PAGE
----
Norman Rockwell (1894-1978) is one of America's best known and loved artists. His numerous cover paintings for the Saturday Evening Post captured a period of American life that is long past. But for those of us in Scouting, we remember him for this long running series of Boy Scout calendars. Not surprising, when you realize that his first professional job was as the art director for Boy's Life magazine, supplying both cover art and interior art during the early years of that magazine. Later he would be approached to do the calendars, which he agreed to do and which he did the first couple for free, as a gift and thank you to the Boy Scouts of America. From 1925 to 1976 (except for two years), he did a painting that would be used for the calendar, using real scouts as models. To this task, he brought he well trained eye to accurately capturing the spirit of Scouting. Not surprising, he would be honored in 1939 with a Silver Buffalo, the highest award given at the National level for service to youth and scouting.
Over the years, he would include various Senior Scouts in his painting: Sea Scouts, Explorers, Air Scouts, Leadership Corps members, and the like. He also accurately captured the uniforms that were worn by this different programs at the time he painted them, so we can glimpse a history of their changing uniforms and insignia.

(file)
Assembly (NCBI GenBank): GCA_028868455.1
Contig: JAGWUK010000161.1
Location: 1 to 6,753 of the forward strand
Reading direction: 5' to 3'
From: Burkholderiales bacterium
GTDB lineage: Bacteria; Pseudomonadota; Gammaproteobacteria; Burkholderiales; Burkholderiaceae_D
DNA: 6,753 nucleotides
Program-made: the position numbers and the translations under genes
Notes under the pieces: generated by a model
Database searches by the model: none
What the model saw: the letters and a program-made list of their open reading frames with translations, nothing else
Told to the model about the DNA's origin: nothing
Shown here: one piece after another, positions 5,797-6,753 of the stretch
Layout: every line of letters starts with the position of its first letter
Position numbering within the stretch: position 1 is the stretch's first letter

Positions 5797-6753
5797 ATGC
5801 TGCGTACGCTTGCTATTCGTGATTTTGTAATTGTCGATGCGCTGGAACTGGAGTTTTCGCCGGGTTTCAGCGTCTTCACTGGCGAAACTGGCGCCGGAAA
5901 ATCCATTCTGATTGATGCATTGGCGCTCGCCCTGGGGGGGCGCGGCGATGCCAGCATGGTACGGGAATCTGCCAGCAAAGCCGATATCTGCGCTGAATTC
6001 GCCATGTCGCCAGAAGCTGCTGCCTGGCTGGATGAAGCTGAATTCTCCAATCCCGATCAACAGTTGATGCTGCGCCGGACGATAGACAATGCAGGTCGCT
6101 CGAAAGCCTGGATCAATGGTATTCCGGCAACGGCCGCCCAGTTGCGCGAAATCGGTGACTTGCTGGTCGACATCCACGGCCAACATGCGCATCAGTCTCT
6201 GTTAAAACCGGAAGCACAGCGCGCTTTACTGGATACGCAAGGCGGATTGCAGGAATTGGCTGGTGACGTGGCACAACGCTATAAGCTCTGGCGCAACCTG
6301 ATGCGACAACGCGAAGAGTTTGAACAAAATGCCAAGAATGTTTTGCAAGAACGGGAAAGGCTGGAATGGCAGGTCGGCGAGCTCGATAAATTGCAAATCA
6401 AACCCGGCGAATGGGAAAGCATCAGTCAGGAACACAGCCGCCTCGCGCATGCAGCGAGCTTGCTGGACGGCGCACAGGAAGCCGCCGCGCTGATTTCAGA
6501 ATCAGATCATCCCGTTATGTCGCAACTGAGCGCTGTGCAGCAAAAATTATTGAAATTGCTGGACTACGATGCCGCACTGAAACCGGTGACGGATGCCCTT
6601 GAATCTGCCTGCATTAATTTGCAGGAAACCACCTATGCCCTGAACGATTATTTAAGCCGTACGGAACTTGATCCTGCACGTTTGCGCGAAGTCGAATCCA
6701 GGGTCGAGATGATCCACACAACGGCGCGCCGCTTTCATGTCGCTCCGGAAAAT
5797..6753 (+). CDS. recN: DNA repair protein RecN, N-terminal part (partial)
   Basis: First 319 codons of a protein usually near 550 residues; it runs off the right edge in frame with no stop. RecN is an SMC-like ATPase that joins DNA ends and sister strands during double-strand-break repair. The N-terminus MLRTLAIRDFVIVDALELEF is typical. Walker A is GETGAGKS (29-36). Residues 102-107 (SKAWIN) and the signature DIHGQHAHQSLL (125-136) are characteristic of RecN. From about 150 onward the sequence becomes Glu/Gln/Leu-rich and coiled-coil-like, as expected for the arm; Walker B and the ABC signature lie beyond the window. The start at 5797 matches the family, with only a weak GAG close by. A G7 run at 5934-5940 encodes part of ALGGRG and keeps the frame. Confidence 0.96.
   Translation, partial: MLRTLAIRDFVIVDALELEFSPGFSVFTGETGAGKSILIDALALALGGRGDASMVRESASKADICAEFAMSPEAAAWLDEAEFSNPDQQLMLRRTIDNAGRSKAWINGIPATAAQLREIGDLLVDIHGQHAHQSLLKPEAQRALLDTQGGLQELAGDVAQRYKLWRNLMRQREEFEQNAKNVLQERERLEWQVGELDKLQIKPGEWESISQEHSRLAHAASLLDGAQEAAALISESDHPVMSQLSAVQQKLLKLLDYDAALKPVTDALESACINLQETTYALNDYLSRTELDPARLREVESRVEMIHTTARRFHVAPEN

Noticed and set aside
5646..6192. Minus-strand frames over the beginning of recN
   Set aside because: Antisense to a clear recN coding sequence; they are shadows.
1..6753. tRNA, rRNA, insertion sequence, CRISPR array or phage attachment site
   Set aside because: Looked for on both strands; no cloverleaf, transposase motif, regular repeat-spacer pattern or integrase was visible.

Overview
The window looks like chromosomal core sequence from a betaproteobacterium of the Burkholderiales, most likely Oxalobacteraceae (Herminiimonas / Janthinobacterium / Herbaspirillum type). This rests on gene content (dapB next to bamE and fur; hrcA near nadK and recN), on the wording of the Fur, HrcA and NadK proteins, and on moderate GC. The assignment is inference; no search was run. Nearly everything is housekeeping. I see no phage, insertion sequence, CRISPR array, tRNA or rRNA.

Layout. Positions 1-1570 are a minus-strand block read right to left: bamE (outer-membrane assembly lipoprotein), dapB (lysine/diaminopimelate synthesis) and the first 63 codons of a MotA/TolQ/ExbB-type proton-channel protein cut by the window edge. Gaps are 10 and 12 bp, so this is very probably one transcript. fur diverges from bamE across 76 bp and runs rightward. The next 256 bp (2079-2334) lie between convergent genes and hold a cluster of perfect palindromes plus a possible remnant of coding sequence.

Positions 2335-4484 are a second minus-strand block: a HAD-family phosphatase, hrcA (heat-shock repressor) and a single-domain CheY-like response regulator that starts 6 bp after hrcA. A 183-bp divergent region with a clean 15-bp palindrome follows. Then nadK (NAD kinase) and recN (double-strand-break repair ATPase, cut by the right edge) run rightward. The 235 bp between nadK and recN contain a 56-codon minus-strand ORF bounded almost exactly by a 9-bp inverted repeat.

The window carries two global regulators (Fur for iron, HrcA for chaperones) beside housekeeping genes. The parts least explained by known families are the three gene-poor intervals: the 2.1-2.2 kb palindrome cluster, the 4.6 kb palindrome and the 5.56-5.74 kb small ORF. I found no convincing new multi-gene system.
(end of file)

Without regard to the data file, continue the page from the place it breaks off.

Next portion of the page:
This page lists all the paintings he did with Senior Scouts. We will note the type of senior scout seen, and make comments about the uniforms shown.
There is a book that William Hillcourt (aka Green Bar Bill) did on Rockwell's Scouting work: Norman Rockwell's World of Scouting. This book was a resource in creating this page. It would be nice if someone would reprint it. You might be lucky and find this on eBay or similar sites.
All paintings are copyright the Boy Scouts of America. Image files are links from Steve Henning's Web page. He has all the Rockwell prints there, as well as lots more interesting stuff about scouting.
1934 Carry On Here we see a Senior Scout. Back then, they had no distinctive uniform. That may be the Senior Scouting emblem on the right sleeve, but it's hard to tell.
1937 Scouts of Many Trails We have a Sea Scout and what may be a Senior Scout (Explorer Scout), but that's hard to tell.
1939 The Scouting Trail There is a Sea Scout in white in the back.
1951 Forward America Boys from all branches of Scouting are shown. We have an Explorer in forest green, an Air Explorer in sky blue, and a Sea Explorer in navy blue. Note the community strips and numerals on the uniforms. The Sea Explorer is an Eagle. Also note his uniform has only 2 white strips. Naval uniforms have 3. Can't tell the rank of the Explorer and Air Explorer, but the Air Explorer is apparently a Crew Leader. Notice their overseas caps. This is the only time Rockwell portrayed an Air Scout or Air Explorer.
1953 On My Honor Explorer in the back with a green uniform with brown tie and Explorer tie chain. While it might not be clear, on his overseas cap, there is a tenderfoot emblem and not the compass-anchor-wings emblem, which was correct at this time.